La Coopérative de Mai
Right of passage
Having been around for almost 20 years, this place is pretty much part of the furniture. Although, you’ll not believe that the mighty Coopérative de Mai (or the Coopé, so called by regulars – which you’re sure soon to be one of) has aged definitely aged well. 20 years old – it’s basically still a teenager, right? Night after night, this place continues to prove that it hasn’t forgotten its initial intentions: host no less than 130 gigs a year, championing the local scene and promoting cultural initiatives… The result? Elliott Smith, The National, Marianne Faithful and even Morrissey have all played here, so too have Cocoon, Jean-Louis Murat, Mustang or Jain. The White Stripes even made an appearance back in the early days, playing to a crowd of roughly 200. Following a seven year-absence, Alain Bashung made his big comeback with his La Tournée des Grands Espaces live album. More recently, Vald emptied out the rows of seats, inviting the 400-strong crowd to join him on stage. The owner also emotionally recalls having a coffee with Patti Smith in his office in the early hours of the morning.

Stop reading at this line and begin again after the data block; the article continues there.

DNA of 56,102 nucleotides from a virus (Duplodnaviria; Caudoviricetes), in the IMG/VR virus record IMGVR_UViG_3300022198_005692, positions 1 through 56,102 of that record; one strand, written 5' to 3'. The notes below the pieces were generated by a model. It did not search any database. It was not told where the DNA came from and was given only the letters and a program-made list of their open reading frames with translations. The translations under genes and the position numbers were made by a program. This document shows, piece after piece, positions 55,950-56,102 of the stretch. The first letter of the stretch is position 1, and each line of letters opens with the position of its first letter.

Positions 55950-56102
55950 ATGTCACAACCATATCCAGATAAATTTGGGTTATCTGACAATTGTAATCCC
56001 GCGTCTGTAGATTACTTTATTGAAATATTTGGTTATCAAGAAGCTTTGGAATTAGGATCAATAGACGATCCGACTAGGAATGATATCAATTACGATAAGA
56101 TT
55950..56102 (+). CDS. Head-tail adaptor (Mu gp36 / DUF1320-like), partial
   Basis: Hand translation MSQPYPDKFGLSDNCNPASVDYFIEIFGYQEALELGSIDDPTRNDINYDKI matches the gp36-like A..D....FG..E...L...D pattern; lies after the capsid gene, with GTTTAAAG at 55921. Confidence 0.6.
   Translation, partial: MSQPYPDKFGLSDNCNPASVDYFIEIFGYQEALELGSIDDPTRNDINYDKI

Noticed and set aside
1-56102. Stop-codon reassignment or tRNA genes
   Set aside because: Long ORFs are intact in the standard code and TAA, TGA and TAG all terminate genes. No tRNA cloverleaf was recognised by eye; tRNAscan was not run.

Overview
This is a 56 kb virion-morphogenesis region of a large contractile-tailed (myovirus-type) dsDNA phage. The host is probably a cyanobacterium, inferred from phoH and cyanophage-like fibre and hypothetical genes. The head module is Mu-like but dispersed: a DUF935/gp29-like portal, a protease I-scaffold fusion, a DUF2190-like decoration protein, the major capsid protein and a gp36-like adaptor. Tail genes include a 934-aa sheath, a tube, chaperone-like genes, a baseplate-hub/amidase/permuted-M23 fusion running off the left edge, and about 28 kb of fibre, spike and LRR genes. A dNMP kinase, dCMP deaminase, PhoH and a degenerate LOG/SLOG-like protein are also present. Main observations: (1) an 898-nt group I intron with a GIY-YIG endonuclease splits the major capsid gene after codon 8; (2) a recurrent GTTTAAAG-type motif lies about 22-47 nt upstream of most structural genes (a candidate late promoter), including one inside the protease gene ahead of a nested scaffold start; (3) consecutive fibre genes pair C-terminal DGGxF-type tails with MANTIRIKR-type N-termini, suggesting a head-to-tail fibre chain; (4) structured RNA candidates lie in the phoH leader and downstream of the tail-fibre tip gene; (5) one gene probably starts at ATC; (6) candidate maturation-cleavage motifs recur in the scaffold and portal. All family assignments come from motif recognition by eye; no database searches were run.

In fact, the Coopé is more than a sum of its parts. It shines a welcoming spotlight on emerging projects (and even welcomes numerous associations) while also being the place-to-be for mega star shows (Jared Leto and his group Thirty Seconds To Mars have made an appearance, so too have Muse and Indochine). La Coopé doesn’t have just one concert hall, but two. Le Club, aka the Petite Coopé, is an intimate space with an energetic vibe that has a capacity of 500. As for the Grande Salle, with a capacity of 1,500, expect bigger and bolder shows from national and international artists alike. When you come to Clermont, this venue is sure to have something on offer to tickle your fancy, even if you’re into something with a more intimate vibe or a thundering noise. Sometimes, there might even be a free gig going on. But beyond the music, the Coopérative de Mai is part of the region’s cultural, social and political fabric. In fact, the building that’s home to the Coopé is built on land once owned by the former Michelin cooperative, a superstore for blue-collar workers. Once one of the city’s major economic sources, now it’s a place for celebration, partying and discovery.